Green light for tripartite auto joint venture
Ford Motor Co announced on Friday that the Chinese Government has approved its new car joint venture with its Japanese unit Mazda and China's Chang'an Motor Corp.
The new venture, to be located in Nanjing, capital of East China's Jiangsu Province, will have an initial annual manufacturing capacity of 160,000 cars, which could be expanded to as many as 200,000 units, Ford said in a statement.
Mazda, in which Ford has a 33.4 per cent stake, will have an equity stake in the new venture, Ford said, without elaborating.
Initial investment in the new venture will amount to 4 billion yuan (US$483 million), said sources from Chang'an.
The new venture will use Mazda's manufacturing process as a blueprint to produce a number of Ford and Mazda vehicles, Ford said.
"With Mazda joining us in this new project, we expand our ongoing co-operation that has us building vehicles together on four continents (America, Europe, Asia and Africa). By using a combination of Mazda's manufacturing expertise and Chang'an's deep knowledge of China, we will all benefit," said Mark Schulz, Ford's executive vice-president.
The new venture is part of Ford's plan to invest more than US$1 billion in China announced in October 2003 and will be the second plant of the US giant's existing joint venture with Chang'an in southwestern Chongqing Municipality.
"Nanjing is an ideal location. This new location and Mazda's participation will enable us to grow even faster and to serve the populous eastern provinces of China even better," said Chang'an president Yin Jiaxu.
The venture in Chongqing, in which both Ford and Chang'an hold a 50 per cent stake, was formed in 2001 and produces Fiesta compact sedans and Mondeo mid-sized sedans.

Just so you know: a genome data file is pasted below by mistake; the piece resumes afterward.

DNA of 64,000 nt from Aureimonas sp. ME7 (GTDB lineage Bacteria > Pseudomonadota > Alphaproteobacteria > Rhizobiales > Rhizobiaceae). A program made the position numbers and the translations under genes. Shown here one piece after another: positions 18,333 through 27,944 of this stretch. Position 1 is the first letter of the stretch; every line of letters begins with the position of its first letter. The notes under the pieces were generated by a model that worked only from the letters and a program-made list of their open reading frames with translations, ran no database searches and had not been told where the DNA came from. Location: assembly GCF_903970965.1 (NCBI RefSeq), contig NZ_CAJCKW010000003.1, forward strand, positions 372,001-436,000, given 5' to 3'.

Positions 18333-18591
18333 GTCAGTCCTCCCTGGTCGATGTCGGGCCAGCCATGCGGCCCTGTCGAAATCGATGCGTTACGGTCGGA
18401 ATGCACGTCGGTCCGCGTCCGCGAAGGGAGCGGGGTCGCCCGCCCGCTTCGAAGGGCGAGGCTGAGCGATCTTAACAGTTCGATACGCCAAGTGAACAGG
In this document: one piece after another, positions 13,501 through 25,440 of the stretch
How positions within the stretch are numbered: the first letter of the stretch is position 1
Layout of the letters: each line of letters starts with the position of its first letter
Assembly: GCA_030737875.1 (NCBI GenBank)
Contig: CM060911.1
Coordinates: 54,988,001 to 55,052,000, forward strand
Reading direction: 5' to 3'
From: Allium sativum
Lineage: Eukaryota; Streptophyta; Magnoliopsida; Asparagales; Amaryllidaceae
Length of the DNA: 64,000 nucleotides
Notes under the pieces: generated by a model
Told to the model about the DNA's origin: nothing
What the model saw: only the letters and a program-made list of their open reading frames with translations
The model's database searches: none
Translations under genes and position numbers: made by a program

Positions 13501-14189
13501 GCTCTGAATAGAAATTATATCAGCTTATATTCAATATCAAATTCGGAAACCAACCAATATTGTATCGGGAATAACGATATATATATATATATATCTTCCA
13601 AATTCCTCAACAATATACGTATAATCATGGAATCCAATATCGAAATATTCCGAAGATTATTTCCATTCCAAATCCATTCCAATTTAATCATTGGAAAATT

The venture sold more than 50,000 vehicles last year, up from 17,000 units in 2003, said Ford China spokesman Kenneth Hsu.
Ford's total sales in China, including those of its affiliates Mazda, Volvo, Land Rover and Jaguar, more than doubled last year's from 2003, Hsu said.
Ford also produces Transit wagons at a joint venture in eastern Jiangxi Province with Jiangling Motor, which was acquired by Chang'an in October last year for 1 billion yuan (US$121 million).
Mazda and First Automotive Works Corp (FAW), China's leading vehicle producer, make Mazda6 sedans, and Familier and Premacy cars under technical licensing deals in northeastern Jilin Province and southern Hainan Island.
"Ford's expansion in China will not be affected by ongoing dramatic changes in the domestic auto market," said Hsu.
Growth in China's auto market slumped to 16 per cent last year from 34 per cent in 2003 as a result of the nation's macro-economic controls, soaring oil prices and customers putting off buying cars as they are expecting further price cuts.
"Many players will adjust their strategies in China in line with market changes. This will provide Ford with a good opportunity to catch up with early birds to the China market," he said.
Ford lags far behind rivals, such as Volkswagen and General Motors by sales in the Chinese auto market.
Chang'an has a bold expansion plan partly through co-operation with foreign partners.
The State-owned group, parent of the Shenzhen-listed Chang'an Automobile Co Ltd, announced on Thursday that it aims to double annual output to more than 1 million vehicles within four years and quadruple annual sales revenue to more than 100 billion yuan (US$12.1 billion) over the next six years.
Output and sales of the group, including that of Jiangling, jumped year-on-year by 42.93 per cent and 40.99 per cent to 582,000 and 579,000 vehicles in 2004.
The group reported 28.25 billion yuan (US$3.41 billion) in sales revenue last year, an increase of 35.2 per cent from 2003.
Its robust output and sales have enabled Chang'an to dwarf Dongfeng Motor Corp, another big name, to become China's third biggest automaker after FAW and Shanghai Automotive Industry Corp.